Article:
Last edited:05/01/2011


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Japanese Terminology & Vocabulary


Ichi One Ni Two
San Three Shi Four
Go Five Roku Six
Sichi Seven Hachi Eight
Ku Nine Ju Ten





HANSHI Master of the Arts. Usually 55 years old and older with 35+ years of experience. 8th Degree Black and above.
KYOSHI Also considered a Master. Given to 6th or 7th Degree Black belt with 25+ years of experience. Usually 40 years old and above.
RENSHI A well-acclaimed Martial Artist with 15+ years in the arts. Usually 30 and over, but may be as young as 25 in some cases. Can be a Chief Instructor with his/her own school.
SENSEI Literally means “One who has been before”. Not necessarily chronological age, but in experience. A teacher – a title given to Chief Instructor of a dojo. A Black belt is not a Sensei unless he/she is running a dojo or has devoted themselves to assisting a Chief Instructor. A Black belt must have at least a minimum of 6 years of martial arts training to be considered a Sensei and usually a Sandan rank.
SEMPAI Senior student. Black belt assistant. Sometimes given to a Brown belt who assists in running a dojo.
KOHAI Junior student. One who has less time or rank than yourself


Hand Techniques


Foot Techniques

Nakadaka ken Middle finger knuckle first Keri (geri) Kick
Ko uchi Bent wrist strike Mae geri (keage) Front snap kick
Kuma-de Bear hand Mae geri (kekomi) Front thrust kick
Empi  Elbow strike Mawashi geri Round house kick
-Tsuki (zuki) Punch or thrust Ushiro geri Back thrust kick
-Uchi Strike Yoko geri (keage)  Side snap kick
Choki zuki  Straight punch Yoko geri (kekomi) Side thrust kick
Ura-ken uchi  Back fist strike Nidan geri Double front snap kick (back leg first)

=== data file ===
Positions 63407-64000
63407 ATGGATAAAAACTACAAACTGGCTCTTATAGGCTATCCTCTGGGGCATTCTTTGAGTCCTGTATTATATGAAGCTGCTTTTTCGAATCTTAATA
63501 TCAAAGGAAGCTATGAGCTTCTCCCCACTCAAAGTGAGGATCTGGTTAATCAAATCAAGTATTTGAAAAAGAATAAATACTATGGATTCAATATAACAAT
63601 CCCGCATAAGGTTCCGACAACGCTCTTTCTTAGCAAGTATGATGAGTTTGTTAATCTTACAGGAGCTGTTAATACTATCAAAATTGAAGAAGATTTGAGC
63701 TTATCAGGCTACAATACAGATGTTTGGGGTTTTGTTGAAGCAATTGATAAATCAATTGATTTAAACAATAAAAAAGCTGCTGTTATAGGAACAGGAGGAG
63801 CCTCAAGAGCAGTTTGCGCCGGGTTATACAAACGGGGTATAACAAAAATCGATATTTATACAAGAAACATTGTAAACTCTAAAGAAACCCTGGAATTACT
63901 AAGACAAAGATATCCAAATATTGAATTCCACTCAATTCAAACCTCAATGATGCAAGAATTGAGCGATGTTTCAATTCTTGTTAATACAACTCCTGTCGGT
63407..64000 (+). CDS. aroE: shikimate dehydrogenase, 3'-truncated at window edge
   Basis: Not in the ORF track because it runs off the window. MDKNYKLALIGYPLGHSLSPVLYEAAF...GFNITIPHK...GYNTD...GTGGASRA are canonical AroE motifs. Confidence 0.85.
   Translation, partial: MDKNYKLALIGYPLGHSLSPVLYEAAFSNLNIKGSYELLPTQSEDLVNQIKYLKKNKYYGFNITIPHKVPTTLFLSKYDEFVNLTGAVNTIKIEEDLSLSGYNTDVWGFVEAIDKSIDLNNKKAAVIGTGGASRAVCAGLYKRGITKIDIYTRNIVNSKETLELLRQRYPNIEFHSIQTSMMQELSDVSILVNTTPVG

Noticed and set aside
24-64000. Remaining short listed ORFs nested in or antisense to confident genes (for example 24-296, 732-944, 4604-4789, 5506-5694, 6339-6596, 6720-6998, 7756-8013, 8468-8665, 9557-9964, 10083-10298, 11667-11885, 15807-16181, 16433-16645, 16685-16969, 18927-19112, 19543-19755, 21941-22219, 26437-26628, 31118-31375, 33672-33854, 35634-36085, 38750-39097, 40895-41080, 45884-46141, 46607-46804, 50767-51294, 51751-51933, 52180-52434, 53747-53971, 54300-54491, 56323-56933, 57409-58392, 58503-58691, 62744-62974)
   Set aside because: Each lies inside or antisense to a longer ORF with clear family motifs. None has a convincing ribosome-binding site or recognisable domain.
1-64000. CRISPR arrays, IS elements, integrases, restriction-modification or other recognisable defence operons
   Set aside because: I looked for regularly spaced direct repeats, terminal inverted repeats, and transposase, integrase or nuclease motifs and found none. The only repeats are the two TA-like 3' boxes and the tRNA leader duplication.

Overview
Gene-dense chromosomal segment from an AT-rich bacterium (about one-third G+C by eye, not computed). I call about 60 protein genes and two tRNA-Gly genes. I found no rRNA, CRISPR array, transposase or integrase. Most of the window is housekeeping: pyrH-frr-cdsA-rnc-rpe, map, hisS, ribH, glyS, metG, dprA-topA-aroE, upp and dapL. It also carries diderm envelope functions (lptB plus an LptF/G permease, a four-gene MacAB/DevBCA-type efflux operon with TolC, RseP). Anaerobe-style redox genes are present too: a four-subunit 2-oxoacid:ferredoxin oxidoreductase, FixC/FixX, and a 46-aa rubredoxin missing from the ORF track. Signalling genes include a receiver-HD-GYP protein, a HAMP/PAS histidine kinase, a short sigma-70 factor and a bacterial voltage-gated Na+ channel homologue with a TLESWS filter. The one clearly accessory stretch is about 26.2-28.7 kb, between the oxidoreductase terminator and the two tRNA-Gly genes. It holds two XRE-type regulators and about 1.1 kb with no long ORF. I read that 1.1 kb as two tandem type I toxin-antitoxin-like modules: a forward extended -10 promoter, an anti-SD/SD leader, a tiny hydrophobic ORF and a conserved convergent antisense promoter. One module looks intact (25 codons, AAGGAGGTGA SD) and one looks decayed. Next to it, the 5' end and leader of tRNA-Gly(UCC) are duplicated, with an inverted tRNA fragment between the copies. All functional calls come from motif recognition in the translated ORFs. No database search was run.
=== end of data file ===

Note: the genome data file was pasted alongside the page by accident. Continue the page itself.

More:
Shuto uchi  Knife hand strike Ren geri Double front snap kick (front leg first)
Nukite zuki  Finger thrust Ashi barai Foot sweep
Shotei uchi Palm heel strike  
Shotei zuki Palm heel thrust General Vocabulary
Mawashi zuki Round hook punch Migi Right
Tate zuki Vertical punch Hidari Left
Kizami zuki Leading punch Jodan Upper area
Oi zuki Lunge punch Chudan Middle area
Gyaki zuki Reverse punch Gedan Lower area
Nihon zuki Double punch Kamae Combative posture
Sanbon zuki Triple punch Hajime Begin
Ura Zuki  Inverted fist Yame Stop
Sieken zuki Forefist strike Rei Bow
Awase zuki U - Punch Yoi Ready
Hieko zuki Parallel punch Kime Focus
Mokuso Meditave / Seiza position

Blocking Techniques



Uke Block -Dachi (tachi) Stance
Uke (jodan) Rising Block Heisoku dachi Close foot stance (feet together)
Chudan Chest Area Musubi dachi Formal attention stance (heels together, feet at an angle)
Gedan barai Downward block Heiko dachi Parallel stance (feet should width apart)
Shuto uki Knife hand block Hachi dachi Natural stance (feet should width apart, toaes slightly pointed out)
Ko uki Wrist block Seiko dachi Straddle leg stance
Gedan uchi barai Outside downward block (open hand) Kiba dachi Horse riding stance
Chudan uchi-uke Inside-out chest block Sanchin dachi Hourglass stance
Soto uke Sweeping block Zenkutsu dachi Front stance
Fudo dachi Free stance
Kokutsu dachi Back stance
Neko ashi dachi Cat stance
Seisan dachi Side facing straddle stance

(Bowing-in and bowing-out)

The time has come to clear the mind and prepare for the vigorous training about to come. 

For a few moments prior to the actual training, in seiza position, a period of silence is held throughout the dojo. The mind is still and not even the soft breathing can be heard. It is a time to tune into the Karate - Do and tune out all of the day’s trials and tribulations. It is time for the mind, body and soul to work as one. 

At the end of the class, as one sits in Mokuso, a student calms himself and prepares to reemerge into the proper attitude capable of meeting the world in a friendly and confident way.


  1. Please have your eyes closed during mokuso. You should work on your breathing, inhaling through the nose and exhaling through the mouth with your back straight and hands flat on your lap. You can open your eyes when bowing-in starts. 

  2. If you are late and mokuso is already in progress, please stand still on the side, be quiet and do not interrupt. Wait until the bowing-in is over, then you may join the class. 

  3. Mokuso has nothing to do with any religious sect and is merely a formality and tradition.

   Copyright © 2005, Dharma-Ryu Dojo. All Rights Reserved.

Copyright © 2005, Dharma-Ryu Dojo. All Rights Reserved.
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